Thursday, November 27, 2014

The Most Important Primitive Skill


              Lots of folks have ask me "Dave, what do you think the most important primitive skill to be proficient at would be?" The patented answer to this from most Instructors would probably be Fire, or possibly Tool making. But I think about things in a more logical fashion and realize that some kit can easily be secured to my person and not get lost easily. A Knife strapped to my belt and a Lighter and or Ferrocerium rod in my pocket is pretty safe from loss. However the one thing most difficult to secure from loss would be a shelter! Not just a Trash sack or small painters drop cloth but a real secure shelter that will afford a good micro-climate when combined with clothing and fire or be a stand alone space to trap body warmth if fire is not an option-
              So it would be for these reasons that my answer to this question would be SHELTER building from Natural Materials is the most important skill to learn! We should understand a variety of shelter configurations that will be helpful in any environment we may be in depending on our region and hobbies. A good example comes from my 5x5 Survival Mentality in that understanding the 5 Survival Priorities of Self Aid, Shelter, Fire, Water, and Food, we combine this with 5 examples of different skills from each priority to make a well rounded system for personal self-reliance.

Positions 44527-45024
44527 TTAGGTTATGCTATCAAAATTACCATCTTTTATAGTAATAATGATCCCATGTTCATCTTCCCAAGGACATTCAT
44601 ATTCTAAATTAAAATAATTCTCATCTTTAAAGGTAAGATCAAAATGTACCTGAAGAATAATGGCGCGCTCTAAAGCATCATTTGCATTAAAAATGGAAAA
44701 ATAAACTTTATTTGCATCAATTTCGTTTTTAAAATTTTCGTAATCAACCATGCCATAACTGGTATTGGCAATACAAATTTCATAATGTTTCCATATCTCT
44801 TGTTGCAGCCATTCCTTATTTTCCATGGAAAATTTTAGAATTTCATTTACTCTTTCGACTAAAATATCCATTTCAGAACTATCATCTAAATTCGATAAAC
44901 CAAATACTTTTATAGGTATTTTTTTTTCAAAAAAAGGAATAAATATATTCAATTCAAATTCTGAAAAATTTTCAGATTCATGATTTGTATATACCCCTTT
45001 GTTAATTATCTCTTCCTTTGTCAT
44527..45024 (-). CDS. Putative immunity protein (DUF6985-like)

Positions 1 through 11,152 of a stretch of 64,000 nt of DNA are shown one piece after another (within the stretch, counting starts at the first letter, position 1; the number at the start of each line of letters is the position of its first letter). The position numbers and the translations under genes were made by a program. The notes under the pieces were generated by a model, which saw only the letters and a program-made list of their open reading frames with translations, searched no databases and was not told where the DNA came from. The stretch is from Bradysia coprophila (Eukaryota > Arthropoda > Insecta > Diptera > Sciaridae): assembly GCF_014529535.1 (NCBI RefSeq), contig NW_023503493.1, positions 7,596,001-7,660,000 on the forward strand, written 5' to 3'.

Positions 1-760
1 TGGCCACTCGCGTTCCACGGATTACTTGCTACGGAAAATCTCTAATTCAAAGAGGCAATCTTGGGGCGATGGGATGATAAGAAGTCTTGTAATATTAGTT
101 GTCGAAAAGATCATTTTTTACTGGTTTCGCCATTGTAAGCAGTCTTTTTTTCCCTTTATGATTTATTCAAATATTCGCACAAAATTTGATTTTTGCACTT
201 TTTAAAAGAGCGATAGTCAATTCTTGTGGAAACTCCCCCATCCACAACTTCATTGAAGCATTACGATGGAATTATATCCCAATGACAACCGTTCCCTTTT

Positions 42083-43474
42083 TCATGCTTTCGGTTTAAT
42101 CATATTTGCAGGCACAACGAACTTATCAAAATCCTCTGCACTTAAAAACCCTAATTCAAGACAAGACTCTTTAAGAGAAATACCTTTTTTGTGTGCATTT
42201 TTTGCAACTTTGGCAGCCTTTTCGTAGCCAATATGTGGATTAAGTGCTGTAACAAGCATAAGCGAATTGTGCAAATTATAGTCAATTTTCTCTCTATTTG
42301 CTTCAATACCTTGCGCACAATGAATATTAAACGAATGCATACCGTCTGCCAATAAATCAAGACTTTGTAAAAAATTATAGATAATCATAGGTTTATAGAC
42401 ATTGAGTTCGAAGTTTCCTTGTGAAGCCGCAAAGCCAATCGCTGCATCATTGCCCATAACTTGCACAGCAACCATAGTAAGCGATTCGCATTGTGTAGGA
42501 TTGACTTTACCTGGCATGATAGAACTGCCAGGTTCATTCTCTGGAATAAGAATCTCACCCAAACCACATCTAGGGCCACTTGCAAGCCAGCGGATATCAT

For Shelter building I would practice 5 very practical shelters that will work in multiple season and environments. My preferred configurations would be the Debris Shelter, The Lean, the Raised Bed and Fire Backing, the Wikki-up, and the Half Face. Example of these shelters are shown below. Remember that only on Television is a large scale shelter built by one man, in single hour.. This can be a daunting task requiring a large investment of Time and Calorie expenditure. Sometimes simple is better!


Debris Huts should be tight, the ridge pole should only allow a few inches above head in the resting position, this photo is from a training session with the WV SP DEA

Adding more sticks to the outside of the debris will help keep things in place and in wind

This photo shows the outside of a single man structure. Debris should be in several layers and at least 3 feet thick for Winter use.

A simple Lean can incorporate a raised bed or one can sleep on a mat of natural debris.

Simple Tripods can be incorporated to build the raised bed structure.

Raised beds are better with cross members vertical to the frame.

Debris under the raised bed will help battle convection issues

Adding a Frame closed in on 3 sides for a Lean will help hold in heat and block wind for colder weather
Here is a Lean with a Fire Backing to help absorb heat, the long trench fire should be the length of the shelter, and the backing should be the height of the Half Face for good convection.
Long Fires with large Backing should have a cross wind to feed the fire, this will help keep smoke out of the shelter at night as well.

A Half Face can be set up 3/4 closed with wrapped sides will add sleep area for multiple hunters.

A Small Fire backing in front of the closed half face will also help direct heat to the opening of the shelter
A Wikki-up will start with a large tripod, and sticks are progressively added to enclose the shelter.
A Large Wikki will have plenty of room for a small fire inside if you leave enough opening at the top for draft. This one has a large bedding area at the back with almost a foot of ground insulation.

Nessmuk  would call this SMOOTH'EN IT!











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